Sunday, May 31, 2009

Creativity and motherhood

I just read a very interesting post over at Inner City Garden. It's all about how to balance motherhood and artistic pursuits. And it really struck a chord with me.

A week or so ago, I picked up a book at the local library called Fruits of Labour: Creativity, Self-Expression and Motherhood. The book was published in England but features writers from the UK, US and here. I found it to be a very, very interesting read.

It's essentially several different takes on the same issue: how exactly do you balance your need to be a creative, expressive individual with all the demands of motherhood and the resulting change of identity it brings?

Most of the stories are, to be honest, a little depressing - because it reinforces what we suspect: that this is no easy ride. But some are pretty illuminating, showing how children can bring out a new side to your personality and therefore open up a new realm of creativity.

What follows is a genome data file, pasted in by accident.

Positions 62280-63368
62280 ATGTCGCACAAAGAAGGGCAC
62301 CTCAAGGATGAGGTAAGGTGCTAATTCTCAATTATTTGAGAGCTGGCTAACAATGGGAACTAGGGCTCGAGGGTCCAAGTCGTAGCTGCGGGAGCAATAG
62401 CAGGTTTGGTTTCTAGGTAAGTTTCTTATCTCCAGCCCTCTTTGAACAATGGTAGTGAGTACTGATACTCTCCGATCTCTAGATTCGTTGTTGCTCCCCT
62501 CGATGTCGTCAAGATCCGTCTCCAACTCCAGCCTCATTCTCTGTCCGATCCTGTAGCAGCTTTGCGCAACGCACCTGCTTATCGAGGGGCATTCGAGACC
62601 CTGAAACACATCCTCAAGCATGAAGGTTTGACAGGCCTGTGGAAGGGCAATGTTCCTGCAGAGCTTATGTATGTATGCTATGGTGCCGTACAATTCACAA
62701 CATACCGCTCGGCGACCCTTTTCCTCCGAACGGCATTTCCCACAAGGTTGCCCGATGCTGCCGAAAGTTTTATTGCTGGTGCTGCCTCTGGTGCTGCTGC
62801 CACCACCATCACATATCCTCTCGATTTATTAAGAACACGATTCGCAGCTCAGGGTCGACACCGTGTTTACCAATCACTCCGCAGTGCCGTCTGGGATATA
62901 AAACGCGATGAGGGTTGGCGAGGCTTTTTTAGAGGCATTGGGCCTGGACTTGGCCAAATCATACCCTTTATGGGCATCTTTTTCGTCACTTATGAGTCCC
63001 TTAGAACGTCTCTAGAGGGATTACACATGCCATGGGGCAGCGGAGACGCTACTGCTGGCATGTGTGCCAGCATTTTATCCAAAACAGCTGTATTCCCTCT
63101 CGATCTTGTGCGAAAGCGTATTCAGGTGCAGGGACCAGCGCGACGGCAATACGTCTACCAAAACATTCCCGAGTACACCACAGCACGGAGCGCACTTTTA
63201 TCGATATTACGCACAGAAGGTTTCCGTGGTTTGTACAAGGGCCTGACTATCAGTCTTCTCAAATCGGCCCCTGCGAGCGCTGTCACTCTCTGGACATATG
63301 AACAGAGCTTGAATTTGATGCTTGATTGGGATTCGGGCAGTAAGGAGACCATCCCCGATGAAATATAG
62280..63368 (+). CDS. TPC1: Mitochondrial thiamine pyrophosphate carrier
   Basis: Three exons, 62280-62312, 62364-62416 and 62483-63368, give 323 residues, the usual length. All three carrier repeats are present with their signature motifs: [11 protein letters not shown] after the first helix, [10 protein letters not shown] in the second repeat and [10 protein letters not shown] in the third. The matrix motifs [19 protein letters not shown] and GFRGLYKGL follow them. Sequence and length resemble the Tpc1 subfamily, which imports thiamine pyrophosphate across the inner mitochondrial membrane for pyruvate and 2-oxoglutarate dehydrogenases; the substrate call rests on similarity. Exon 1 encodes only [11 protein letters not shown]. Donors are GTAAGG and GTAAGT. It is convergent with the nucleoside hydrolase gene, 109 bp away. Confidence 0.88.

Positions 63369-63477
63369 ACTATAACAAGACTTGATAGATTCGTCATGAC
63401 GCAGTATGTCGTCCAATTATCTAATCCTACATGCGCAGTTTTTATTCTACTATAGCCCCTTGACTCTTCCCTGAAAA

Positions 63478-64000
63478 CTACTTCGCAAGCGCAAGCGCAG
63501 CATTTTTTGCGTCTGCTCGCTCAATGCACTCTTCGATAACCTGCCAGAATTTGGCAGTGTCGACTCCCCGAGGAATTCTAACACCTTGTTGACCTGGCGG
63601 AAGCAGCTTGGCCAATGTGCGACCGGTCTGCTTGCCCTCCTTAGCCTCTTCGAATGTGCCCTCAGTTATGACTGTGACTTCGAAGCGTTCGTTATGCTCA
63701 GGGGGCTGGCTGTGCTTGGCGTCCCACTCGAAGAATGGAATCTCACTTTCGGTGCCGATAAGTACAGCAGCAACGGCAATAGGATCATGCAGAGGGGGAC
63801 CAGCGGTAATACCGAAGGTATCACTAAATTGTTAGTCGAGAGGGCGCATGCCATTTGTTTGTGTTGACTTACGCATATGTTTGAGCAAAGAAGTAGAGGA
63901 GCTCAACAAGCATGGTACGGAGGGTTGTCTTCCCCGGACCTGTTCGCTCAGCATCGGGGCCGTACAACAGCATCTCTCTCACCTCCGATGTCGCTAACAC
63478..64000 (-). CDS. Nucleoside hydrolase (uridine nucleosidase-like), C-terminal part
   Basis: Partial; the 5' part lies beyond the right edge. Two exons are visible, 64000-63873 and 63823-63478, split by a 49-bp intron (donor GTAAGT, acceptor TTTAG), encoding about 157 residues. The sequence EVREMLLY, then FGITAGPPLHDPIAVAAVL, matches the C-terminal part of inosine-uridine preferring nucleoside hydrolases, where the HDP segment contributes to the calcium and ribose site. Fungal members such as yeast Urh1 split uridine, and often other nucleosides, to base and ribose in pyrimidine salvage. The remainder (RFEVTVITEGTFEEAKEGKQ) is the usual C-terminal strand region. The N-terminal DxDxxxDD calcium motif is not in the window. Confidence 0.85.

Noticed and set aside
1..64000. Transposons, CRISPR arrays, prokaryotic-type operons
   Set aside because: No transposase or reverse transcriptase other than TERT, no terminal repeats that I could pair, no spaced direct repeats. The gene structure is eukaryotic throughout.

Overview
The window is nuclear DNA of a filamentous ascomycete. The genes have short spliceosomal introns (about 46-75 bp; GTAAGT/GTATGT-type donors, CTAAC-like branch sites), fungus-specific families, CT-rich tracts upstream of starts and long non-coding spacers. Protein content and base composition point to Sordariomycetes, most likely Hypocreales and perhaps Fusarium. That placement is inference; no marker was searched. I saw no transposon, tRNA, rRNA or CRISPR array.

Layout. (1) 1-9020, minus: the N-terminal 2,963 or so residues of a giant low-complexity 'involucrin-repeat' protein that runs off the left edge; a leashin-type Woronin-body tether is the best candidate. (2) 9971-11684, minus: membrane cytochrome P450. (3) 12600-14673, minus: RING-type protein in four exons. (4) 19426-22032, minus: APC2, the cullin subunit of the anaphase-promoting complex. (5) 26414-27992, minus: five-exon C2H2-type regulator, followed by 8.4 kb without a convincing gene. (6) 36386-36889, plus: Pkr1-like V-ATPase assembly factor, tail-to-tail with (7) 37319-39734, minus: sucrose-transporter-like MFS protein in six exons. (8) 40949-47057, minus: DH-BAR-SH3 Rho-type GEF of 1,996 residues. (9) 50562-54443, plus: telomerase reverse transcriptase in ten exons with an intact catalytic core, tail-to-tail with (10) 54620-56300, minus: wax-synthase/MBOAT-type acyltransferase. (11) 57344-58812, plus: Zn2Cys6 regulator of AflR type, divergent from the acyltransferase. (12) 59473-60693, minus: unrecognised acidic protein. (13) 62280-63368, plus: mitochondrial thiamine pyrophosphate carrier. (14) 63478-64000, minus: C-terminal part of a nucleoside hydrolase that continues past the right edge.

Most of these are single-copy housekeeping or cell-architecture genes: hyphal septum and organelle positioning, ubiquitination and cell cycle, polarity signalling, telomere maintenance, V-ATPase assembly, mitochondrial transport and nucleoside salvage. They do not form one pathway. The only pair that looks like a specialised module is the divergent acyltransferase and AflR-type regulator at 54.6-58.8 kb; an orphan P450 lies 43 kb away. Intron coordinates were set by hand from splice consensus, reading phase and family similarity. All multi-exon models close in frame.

Here are a couple of random excerpts.

"...All creative women with children carry an extra layer of responsibility which creates the need for a constant balancing act. Being creative can sustain you but if you are too busy, things begin to unravel. One tends to think that if one hadn't had children then none of this would be a problem, but I cannot imagine who I would be now without my daughters. There would have been no boundaries to my obsessiveness and I suspect I would have lived a much more seedy and excessive kind of existence. I would have lost my emotional tent pegs." (Julia Darling)

"Many mothers find time for themselves through sleeplessness or, when sleeping, have revealing dreams. That clever dreamlife works away, helping the artist."
(Jacqueline Morreau)

"I have not had time to read as much as childless artists or to question my work as often ... Limited time has made me learn to be decisive, which has benefited my creativity." (PJ Crook)

"Was it greedy to have children, a stake in the future, genetic continuity, unconditional love given and received? The humour and irreverent curiosity that they bring? As I build my fifth sandcastle, I look at the man asleep under his newspaper while his wife gets buried in the sand. I wonder if the pleasure of children is something only creative men can afford."
(Beeban Kidron)

No comments: